Every kid of the 1980s had a calculator that ran on solar power but only in the last 10 or so years we had the opportunities to use the potential of large-scale solar power installations. It seems like a no-brainer to harness the power of the Sun’s light since it is constantly flooding our Earth and what better place can accommodate such an option if not the world’s largest desert, the Sahara.
Besides being the largest in the world, the Sahara desert is also dry, windy and especially sunny. A huge win for humanity could be obtained if we managed to build wind and solar energy facilities in the sands. However, according to a new study which was recently published in Science, doing so would start turning the Sahara into a not-so-desert desert.
Smooth, dry and bright, the Sahara would be affected by solar panels and wind turbines. The various pieces of hardware that go into making the solar panels are darker than the surrounding sand. In the meantime, you should also know that wind turbine can actually affect the behavior of the wind over large areas, instead of just passively generating power from the winds that cause them to spin.
Installing large-scale structures of either solar and wind farms can lead to more rain falling in the desert and vegetation growth can also be promoted in the region. The co-author of the study, Eugenia Kalnay from the University of Maryland thinks that solar panels and wind turbines represent rougher and darker land surfaces which cause complex land-atmosphere interactions leading to rainfall increase.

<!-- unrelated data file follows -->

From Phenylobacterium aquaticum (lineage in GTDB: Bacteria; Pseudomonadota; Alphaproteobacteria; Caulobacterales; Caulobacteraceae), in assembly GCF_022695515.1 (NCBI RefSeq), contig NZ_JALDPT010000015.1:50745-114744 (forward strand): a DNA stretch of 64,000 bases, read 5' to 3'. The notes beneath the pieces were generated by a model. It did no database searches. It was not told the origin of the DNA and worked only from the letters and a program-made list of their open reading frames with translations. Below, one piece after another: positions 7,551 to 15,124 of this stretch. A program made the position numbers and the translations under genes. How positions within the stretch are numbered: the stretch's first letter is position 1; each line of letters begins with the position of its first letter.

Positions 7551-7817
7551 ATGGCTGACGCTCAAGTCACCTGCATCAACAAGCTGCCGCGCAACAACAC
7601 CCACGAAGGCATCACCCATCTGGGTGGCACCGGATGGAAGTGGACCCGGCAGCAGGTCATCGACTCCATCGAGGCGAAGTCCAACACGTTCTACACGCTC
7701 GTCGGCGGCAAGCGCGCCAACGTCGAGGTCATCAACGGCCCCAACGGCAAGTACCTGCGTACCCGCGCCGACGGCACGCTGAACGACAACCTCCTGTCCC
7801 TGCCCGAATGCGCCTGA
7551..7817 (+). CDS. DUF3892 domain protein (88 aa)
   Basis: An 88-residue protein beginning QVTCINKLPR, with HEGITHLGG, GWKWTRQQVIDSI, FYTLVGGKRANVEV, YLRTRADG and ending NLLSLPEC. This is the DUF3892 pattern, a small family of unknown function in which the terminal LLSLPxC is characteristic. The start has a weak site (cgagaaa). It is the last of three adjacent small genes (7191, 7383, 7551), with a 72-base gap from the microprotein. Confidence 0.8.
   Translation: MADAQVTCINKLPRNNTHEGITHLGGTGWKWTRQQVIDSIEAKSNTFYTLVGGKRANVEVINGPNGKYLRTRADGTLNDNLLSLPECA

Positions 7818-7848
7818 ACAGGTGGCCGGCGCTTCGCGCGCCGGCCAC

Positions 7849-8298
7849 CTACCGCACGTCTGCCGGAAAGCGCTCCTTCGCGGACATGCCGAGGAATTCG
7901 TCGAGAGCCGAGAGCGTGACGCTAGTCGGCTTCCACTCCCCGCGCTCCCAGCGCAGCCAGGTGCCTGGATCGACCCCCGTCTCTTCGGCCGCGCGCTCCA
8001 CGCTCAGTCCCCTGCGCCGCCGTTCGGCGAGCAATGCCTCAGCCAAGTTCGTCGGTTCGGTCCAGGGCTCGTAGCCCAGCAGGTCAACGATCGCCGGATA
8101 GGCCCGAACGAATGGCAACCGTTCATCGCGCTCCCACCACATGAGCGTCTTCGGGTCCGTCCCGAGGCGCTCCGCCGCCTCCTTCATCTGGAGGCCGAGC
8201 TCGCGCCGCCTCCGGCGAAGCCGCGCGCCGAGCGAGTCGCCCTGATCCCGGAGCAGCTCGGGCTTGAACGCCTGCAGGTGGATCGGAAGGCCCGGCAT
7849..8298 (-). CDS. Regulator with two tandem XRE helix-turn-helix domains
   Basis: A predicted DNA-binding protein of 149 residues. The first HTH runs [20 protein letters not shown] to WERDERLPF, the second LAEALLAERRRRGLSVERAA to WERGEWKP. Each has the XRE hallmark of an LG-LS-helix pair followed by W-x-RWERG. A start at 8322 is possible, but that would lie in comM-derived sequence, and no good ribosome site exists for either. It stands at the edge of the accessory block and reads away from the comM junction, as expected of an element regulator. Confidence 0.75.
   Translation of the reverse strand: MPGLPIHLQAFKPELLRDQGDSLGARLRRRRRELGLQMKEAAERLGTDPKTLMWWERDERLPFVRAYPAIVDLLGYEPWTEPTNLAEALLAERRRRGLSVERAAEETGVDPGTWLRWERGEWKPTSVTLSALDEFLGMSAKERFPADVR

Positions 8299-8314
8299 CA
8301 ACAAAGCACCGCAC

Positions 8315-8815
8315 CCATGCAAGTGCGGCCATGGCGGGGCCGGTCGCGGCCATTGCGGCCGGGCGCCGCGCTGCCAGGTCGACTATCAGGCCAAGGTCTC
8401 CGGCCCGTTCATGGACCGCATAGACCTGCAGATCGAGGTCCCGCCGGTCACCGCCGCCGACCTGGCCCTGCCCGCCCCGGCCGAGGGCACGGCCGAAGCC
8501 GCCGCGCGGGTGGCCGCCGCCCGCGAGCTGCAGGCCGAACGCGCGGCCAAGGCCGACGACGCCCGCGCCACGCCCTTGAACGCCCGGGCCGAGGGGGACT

Naturally, if the rainfall increases, it could spark the return of vegetation over a large area, which represents a never-thought before way of bringing back life to the desert.
Karen and her husband live on a plot of land in British Columbia. They aim to grow and raise a significant part of their food by maintaining a vegetable garden, keeping a flock of backyard chickens and foraging. They are also currently planning a move to a small cabin they hand built. Karen’s academic background in nutrition made her care deeply about real food and seek ways to obtain it. Thus sprung Anna’s interest in backyard gardening, chicken and goat keeping, recycling and self-sufficiency.